It was the dog days of summer, and I was craving something cold, and not about to turn on the stove. Heat saps my appetite too, so I don't eat too much when it's really hot. In the fridge was a pile of lobster mushrooms. The lobsters are so big and chunky, but what could I make with them cold?
Maybe, I thought, they could be roasted on the grill, diced and mixed with some other ingredients like I do with chilies and green tomatoes for salsa verde, or just plain old salsa. Cold, spicy, bright with fresh lime juice, the thought made my mouth water. Lobster mushroom salsa it would be.
I built a wood fire in the grill (so much for not turning on the stove) and got to work with the biggest mushrooms I had, letting them grill nice and slow over the wood while I sat in the shade and drank beer with the dog.
Afterword I took the mushrooms and used them instead of tomatoes, in what is likely the most expensive salsa I've ever made, considering lobsters will retail anywhere from 10-40$ (wholesale and retail, respectively).
It would've tasted even better allowed to marinate in the fridge for a day, but, a cold beer and the smell of peppers charring over a wood fire could rouse hunger in the dead, so It didn't last long.
Calling the spicy marinated mushrooms salsa might seem like a bit of a stretch, but, purists can go pick rocks. The mushrooms take the place of the tomatoes, so if you wanted, you could also call it a relish, but there's a little tomato in there, as something needs to add the juiciness of a fresh salsa.
The smoky flavors of the wood fire and the cilantro-lime-onion-chili mixture typical of salsas will invoke the need for tortilla chips, and it's great with them. Basically, it's just a fun recipe for lobster mushrooms, that, if you've been in the woods lately, are probably in your fridge right now.
Aside from your basic tortilla chips and beer scenario, the mushroom salsa would also be great made with huitlacoche, but then you would saute the mushrooms instead of grilling them. Other than with tortilla chips, too, this would also be great, warm or cold, as a relish with fresh masa cakes, on top of quesadillas, or in freshly warmed tortillas with your favorite taco meat.
Grilled Mushroom Salsa
- 1 Grill
- 1 Medium mixing bowl
- 16 oz fresh wild mushrooms preferably large, firm mushrooms like lobsters.
- 1 small red onion finely diced (add this to taste)
- ½ teaspoon garlic I like to grate this on a microplane but you could finely mince it
- Juice of 1 fresh lime or more to taste
- 1 small jalapeno
- 1 ear of sweet corn optional
- 1 handful chopped fresh cilantro to taste
- 1 small tomato blanched, peeled, seeded, and coarsely chopped
- Kosher salt to taste
- 2 tablespoons olive oil
- 1 poblano pepper another chili you can roast, or a small red bell peppe
- Preheat a grill using wood. Toss the lobster mushrooms with the oil. Put the mushrooms on the grill along with the jalapeno, poblano, onion, and corn, and cook each of them until charred and cooked through.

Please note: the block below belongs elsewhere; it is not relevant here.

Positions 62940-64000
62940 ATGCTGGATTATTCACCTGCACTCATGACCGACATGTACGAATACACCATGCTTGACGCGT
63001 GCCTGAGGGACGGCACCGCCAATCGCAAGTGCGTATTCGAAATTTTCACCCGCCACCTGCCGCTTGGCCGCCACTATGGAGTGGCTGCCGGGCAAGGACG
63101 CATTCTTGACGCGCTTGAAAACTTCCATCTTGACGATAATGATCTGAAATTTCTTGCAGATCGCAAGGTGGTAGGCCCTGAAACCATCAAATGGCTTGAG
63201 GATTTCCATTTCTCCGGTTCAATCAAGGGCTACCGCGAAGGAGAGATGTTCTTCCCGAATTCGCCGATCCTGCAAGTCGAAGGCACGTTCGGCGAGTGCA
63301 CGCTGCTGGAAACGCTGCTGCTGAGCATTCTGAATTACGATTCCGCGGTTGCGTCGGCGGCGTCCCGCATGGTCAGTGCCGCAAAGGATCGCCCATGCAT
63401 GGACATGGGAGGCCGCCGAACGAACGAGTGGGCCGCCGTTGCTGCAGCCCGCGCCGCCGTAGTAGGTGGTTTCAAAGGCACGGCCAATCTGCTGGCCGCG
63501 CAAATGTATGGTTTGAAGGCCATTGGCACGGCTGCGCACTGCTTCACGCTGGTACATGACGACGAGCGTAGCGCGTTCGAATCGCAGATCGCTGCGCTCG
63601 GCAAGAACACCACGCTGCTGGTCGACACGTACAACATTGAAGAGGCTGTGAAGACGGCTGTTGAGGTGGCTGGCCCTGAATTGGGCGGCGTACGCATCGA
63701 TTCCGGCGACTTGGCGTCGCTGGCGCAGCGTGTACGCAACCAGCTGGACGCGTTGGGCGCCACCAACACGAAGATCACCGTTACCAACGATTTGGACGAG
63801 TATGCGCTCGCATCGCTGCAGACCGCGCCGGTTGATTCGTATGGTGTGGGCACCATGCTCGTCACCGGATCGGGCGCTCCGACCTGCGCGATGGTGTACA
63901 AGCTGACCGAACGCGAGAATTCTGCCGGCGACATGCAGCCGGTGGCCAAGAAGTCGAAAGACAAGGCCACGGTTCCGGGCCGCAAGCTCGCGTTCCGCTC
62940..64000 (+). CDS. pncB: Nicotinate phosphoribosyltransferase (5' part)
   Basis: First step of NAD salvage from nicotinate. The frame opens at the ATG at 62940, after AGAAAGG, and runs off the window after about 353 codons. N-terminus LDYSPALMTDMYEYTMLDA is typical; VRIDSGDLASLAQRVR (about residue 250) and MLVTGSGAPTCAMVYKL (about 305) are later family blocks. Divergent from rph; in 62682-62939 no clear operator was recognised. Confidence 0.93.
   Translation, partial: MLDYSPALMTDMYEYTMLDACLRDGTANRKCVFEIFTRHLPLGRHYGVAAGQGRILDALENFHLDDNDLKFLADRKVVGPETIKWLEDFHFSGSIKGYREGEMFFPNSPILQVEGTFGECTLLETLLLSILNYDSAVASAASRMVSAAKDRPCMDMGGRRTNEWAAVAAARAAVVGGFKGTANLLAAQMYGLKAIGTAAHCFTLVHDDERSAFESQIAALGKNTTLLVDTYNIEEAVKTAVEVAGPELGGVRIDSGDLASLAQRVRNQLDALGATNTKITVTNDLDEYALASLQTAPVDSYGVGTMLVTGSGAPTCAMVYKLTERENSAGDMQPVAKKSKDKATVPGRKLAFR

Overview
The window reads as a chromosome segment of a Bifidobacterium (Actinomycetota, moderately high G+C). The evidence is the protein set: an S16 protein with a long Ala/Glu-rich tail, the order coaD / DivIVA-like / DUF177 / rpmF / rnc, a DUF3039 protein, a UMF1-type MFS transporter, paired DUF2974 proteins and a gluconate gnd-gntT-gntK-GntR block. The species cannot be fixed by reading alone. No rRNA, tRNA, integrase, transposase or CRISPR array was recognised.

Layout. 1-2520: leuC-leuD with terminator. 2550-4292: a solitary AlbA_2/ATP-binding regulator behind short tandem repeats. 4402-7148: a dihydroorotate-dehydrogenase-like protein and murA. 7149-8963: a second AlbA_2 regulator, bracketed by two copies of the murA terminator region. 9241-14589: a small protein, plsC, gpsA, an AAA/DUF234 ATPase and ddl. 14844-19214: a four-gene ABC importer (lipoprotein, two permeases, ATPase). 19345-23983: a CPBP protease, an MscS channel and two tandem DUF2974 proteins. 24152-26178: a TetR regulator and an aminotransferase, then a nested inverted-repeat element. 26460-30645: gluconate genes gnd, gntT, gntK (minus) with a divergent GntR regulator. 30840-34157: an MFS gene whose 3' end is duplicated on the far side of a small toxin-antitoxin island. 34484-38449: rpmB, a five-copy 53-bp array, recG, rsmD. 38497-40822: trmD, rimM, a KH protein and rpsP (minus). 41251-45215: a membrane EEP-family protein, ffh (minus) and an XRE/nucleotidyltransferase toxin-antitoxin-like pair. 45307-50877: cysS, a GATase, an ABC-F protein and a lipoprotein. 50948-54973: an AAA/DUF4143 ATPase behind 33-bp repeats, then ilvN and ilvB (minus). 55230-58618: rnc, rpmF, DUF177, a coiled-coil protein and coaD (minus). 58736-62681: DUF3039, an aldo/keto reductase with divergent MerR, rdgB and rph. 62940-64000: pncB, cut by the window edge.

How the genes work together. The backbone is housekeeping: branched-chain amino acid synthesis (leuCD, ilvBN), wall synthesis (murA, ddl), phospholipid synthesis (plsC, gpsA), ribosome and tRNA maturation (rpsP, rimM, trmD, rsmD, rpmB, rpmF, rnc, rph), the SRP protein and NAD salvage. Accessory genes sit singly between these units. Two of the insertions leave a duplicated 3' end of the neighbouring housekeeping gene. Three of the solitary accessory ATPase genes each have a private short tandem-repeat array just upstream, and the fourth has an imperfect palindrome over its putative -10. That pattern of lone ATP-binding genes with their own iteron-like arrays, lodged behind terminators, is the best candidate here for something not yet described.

- It's especially important that the mushrooms be cooked through, so if they are getting nice and browned and you're worried about them getting too dark, move them to the outer edges of the grill to avoid scorching them, they shouldn't be blackened, just charred here and there. The vegetables on the other hand should have a nice amount of char on them, since it adds a nice flavor.
- Remove the vegetables and mushrooms and cool until you can handle them. If you are at all unsure about the done-ness of your lobster mushrooms, or your lobster mushrooms are very large, put them in the oven at 250 for an additional 20 minutes to completely heat them through.
- Cut the lobster mushrooms into ½ inch pieces, about the size you would cut tomatoes for fresh salsa. Using gloves or being careful, peel the jalapeno, poblano or other chili if using, then cut into small dice.
- Cut kernels from the corn, then add all the ingredients to the lobster mushrooms and mix in a bowl, adding the roasted peppers to taste, as they will be spicy! Double check the seasoning, adjust for salt, lime, and cilantro until it tastes good to you, then refrigerate. The salsa should be eaten within 3 days.
I went a long way to fish Saturday (Walker MN), but was nearly skunked. Then I found some honey fungus, and some slippery Jack's, so picked a shopping bag of those and felt a lot better. Today (Sunday 15th) I stayed nearer "home" @ the Brooklyn center, and went to Sunshine river north pool and found my first elm oysters. One tree, 6lb upto a foot across. Also found a small bunch of Flammulina Velutipes, but no fish again. I have to find a spot to fish from the bank other than Coon Rapids!
William Hunter Duncan
Fascinating! I never would have thought....
I was in the Boundary Waters camping the end of August. We stayed on a three acre Island six portages in. It had rained the previous several days, and there were more Lobster mushrooms on this island than I have ever seen anywhere, and some of the finest specimens I have ever seen. If that is the going rate for lobsters I should have dreid them. Oh well...
Yeah commercially they command a decent price. Dime a dozen when you find a good patch though.